Editorial: Insults are preferable to censorship
Are Internet discussions facing fundamental restrictions? Will online news servers be forced to close their discussion boards or to strictly regulate them?
Will online media require discussants to post under their own real names and give up their anonymity? Those are all the indications of a 2013 judgment from the European Court of Human Rights (ECtHR) addressing the case of Delfi AS, an Internet portal that sued Estonia after the Baltic state successfully prosecuted the company for illegal content posted by its readers to its discussion boards; the company then appealed to the Grand Chamber of the ECtHR, and the final judgment in the matter will affect online media outlets throughout Europe.
In the Delfi case, which made its way through the courts in Estonia starting in 2006 and was declared admissible in Strasbourg several years later, what is at stake is the degree to which Internet servers are liable for the comments posted by their readers to discussion boards, specifically, under what circumstances must they delete comments in order to avoid any eventual criminal prosecution for unlawful content.
Is it enough for comments to be removed once another reader warns the media outlet of their flawed content, or must they be removed by editors immediately after they are posted? Must editors even prevent them from ever being posted to their servers in the first place?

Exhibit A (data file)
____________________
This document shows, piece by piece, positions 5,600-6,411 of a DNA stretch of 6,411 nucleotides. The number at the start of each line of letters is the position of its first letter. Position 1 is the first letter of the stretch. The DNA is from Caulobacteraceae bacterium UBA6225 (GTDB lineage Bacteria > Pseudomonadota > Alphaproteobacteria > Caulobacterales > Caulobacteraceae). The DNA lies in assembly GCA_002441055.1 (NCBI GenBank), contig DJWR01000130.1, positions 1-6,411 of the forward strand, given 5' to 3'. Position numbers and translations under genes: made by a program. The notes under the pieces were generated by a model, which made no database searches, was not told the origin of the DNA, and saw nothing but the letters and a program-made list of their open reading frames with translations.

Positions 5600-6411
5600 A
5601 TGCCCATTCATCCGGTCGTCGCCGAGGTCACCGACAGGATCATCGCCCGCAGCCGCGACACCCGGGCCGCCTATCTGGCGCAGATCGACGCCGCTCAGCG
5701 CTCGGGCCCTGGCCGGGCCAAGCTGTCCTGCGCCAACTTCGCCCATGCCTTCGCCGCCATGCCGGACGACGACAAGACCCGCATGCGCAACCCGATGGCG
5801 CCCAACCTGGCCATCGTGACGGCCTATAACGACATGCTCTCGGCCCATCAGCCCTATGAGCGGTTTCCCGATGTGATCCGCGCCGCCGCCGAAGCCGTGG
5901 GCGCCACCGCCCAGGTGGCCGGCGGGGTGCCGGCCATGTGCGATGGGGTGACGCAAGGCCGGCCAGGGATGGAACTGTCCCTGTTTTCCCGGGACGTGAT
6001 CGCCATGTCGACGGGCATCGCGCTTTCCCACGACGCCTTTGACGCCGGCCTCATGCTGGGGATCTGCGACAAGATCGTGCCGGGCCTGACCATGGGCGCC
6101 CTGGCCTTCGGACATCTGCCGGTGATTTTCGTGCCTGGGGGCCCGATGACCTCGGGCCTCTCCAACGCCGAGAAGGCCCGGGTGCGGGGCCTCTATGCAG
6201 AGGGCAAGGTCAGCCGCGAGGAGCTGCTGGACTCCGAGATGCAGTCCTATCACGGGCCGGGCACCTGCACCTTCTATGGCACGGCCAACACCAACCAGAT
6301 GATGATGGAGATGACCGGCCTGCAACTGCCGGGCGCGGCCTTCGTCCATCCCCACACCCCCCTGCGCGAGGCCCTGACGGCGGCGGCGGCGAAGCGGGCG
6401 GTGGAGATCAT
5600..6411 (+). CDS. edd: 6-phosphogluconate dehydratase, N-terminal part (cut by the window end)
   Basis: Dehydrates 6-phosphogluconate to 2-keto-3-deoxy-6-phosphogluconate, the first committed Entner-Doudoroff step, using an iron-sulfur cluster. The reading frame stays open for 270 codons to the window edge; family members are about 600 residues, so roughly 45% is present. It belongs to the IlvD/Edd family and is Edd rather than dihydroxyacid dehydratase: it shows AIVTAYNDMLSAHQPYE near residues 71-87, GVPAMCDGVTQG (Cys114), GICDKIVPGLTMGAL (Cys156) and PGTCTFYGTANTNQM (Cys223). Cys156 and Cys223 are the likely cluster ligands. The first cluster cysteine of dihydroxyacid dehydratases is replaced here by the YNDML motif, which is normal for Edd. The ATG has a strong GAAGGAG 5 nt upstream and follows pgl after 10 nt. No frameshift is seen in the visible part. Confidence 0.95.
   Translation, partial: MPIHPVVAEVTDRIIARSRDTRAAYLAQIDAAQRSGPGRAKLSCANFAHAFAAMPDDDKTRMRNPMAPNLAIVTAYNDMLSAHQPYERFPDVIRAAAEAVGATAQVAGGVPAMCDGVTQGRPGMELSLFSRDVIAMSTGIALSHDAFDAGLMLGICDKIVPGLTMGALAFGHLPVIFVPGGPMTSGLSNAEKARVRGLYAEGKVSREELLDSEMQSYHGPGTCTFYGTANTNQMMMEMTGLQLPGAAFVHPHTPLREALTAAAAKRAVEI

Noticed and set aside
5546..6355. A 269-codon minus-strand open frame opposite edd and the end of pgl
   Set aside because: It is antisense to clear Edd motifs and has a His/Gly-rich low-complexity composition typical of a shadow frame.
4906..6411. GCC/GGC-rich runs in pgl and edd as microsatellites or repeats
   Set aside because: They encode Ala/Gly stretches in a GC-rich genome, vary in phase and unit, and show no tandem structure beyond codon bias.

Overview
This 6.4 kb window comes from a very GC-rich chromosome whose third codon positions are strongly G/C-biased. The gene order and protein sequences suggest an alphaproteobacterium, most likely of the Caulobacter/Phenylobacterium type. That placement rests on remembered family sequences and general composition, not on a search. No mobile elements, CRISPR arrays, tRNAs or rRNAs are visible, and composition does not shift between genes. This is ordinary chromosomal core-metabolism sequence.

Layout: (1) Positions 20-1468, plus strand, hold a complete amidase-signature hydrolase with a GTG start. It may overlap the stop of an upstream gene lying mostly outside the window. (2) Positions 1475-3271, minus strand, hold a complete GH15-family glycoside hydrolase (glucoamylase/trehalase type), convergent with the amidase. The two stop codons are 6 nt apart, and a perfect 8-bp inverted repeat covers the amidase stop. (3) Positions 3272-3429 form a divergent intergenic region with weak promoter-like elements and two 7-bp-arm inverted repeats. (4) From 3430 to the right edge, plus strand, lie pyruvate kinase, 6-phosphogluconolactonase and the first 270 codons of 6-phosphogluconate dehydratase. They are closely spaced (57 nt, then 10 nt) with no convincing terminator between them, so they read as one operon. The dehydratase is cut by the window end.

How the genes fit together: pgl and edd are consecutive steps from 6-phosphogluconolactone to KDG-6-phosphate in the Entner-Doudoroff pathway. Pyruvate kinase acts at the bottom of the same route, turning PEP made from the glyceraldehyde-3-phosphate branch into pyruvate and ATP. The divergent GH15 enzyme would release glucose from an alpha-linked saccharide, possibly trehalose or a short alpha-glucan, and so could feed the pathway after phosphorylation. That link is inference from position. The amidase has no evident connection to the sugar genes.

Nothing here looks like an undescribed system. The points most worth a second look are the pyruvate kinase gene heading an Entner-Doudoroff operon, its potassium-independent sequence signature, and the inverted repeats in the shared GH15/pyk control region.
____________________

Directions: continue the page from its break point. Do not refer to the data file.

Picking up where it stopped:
The practice in the Czech Republic is that news servers are liable for the content published in discussions and, if they do not remove posts after having been warned that the content is offensive, they can expect to be taken to court. Romea.cz recently reported on a groundbreaking verdict in the Czech courts handed down by Judge Veronika Křesťanová, which found that news server Parlamentní listy must pay plaintiff Jaroslav Suchý CZK 150 000 for failing to remove offensive discussion posts about him.
Is this the end of online discussions?
- discussants use their actual identities when posting so that anyone harmed by their posts can eventually sue the poster directly, not the server.
All of these options are very problematic for internet discussions and might even destroy them entirely. Michal Komárek, the editor of news server Romea.cz, has no illusions about the level of Internet discussions but does not believe they should be more strictly regulated, as he said recently in a discussion on radio station Radiožurnál on this topic.
"I think the regulations that apply in the Czech Republic now are sufficient," Komárek said. "Banning anonymity raises a big ethical problem - this has been greatly discussed in the context of Facebook, which has introduced a 'real name policy', i.e., the obligation to use one's actual name when creating a Facebook page. According to critics, this would transform social networking into a domain where everyone would spy on everyone else - 'false' accounts would be closed on the basis of network users informing on one another. Moreover, this would also discriminate against those who want to remain anonymous for political reasons."
Komárek believes, moreover, that the level of the public discussions taking place offline is not much higher per se than those taking place in the online Czech environment. The path away from aggressive, insulting and primitive discussion posts is not one of increasing censorship, but of trying to cultivate public discussion in general.
That will not be accomplished through a single court judgment or through any new legislation. Naturally, the question is whether it can ever be considered accomplished.
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